Louis Theroux

Source: Wikimedia Commons

Louis Theroux

Louis Theroux, the documentary filmmaker and long-time habitué of the BBC, is understood to be forming an independent company when his current deal with the UK broadcaster ends, sparking a bidding war between Amazon and Netflix. 

Theroux is setting up the new outfit with BBC Studios executive Arron Fellows. The news has sparked a bidding war between the two big US streamers, both of which are keen to lock Theroux’s new company down to a production deal.

Insiders told Screen that while Amazon has offered a larger overall deal to secure Theroux, the filmmaker has personal relationships at Netflix that could be influential.

Theroux is also understood to be weighing the possibility of continuing to make documentary films for the BBC in an independent capacity.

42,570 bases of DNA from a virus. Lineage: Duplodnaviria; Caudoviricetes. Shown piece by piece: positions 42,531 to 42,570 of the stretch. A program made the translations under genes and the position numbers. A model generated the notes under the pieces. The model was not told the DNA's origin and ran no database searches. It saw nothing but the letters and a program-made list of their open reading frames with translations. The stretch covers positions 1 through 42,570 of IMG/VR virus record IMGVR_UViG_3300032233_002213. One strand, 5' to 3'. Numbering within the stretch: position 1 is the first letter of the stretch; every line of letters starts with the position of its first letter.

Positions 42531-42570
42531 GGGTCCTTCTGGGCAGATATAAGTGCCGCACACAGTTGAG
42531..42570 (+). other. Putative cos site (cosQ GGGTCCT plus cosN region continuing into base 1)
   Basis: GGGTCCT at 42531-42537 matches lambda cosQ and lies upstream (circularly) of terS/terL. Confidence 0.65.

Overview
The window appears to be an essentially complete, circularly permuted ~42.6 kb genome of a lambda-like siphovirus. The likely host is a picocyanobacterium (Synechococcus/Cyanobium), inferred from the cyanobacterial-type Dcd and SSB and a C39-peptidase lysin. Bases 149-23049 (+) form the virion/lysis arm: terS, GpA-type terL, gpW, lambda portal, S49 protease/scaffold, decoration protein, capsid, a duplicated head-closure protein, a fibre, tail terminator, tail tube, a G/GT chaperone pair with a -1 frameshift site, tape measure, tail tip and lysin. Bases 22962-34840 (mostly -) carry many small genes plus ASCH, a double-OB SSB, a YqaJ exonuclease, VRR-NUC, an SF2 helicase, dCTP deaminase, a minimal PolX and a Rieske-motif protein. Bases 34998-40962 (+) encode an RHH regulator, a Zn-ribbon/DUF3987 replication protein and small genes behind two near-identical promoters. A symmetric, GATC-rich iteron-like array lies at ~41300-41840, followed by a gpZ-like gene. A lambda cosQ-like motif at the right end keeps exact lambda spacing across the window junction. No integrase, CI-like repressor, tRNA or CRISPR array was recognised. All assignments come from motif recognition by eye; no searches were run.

In a statement sent to Screen, a spokesperson for the broadcaster said: “Louis continues to be very important talent for the BBC and irrespective of the production company that he works with, we have a strong and on-going relationship with him.”

It is not known precisely when Theroux’s deal with the BBC will end but a source with knowledge of the situation said the filmmaker has an arrangement with BBC Studios for a certain number of projects and that this is now nearing its conclusion.

BBC Studios executive Arron Fellows has been Theroux’s series producer on recent TV movies Louis Theroux: Surviving America’s Most Hated Family, Louis Theroux: The Night in Question and Louis Theroux: Mothers On The Edge and 2018 series Louis Theroux’s Altered States.

Upcoming, but unannounced, is a BBC Studios film on UK sex workers - it’s not clear if this would be the final project under his current deal.

As well as making films, Theroux’s new company is also understood to be entering the podcast space.

Theroux has been at the BBC since the late 1990s, producing series including Weird Weekends and When Louis Met…

Alongside his TV work, he also made 2015 feature film My Scientology Movie, which premiered at the London Film Festival and grossed £1.1m at the UK box office.

Theroux and Fellows could not be reached for comment.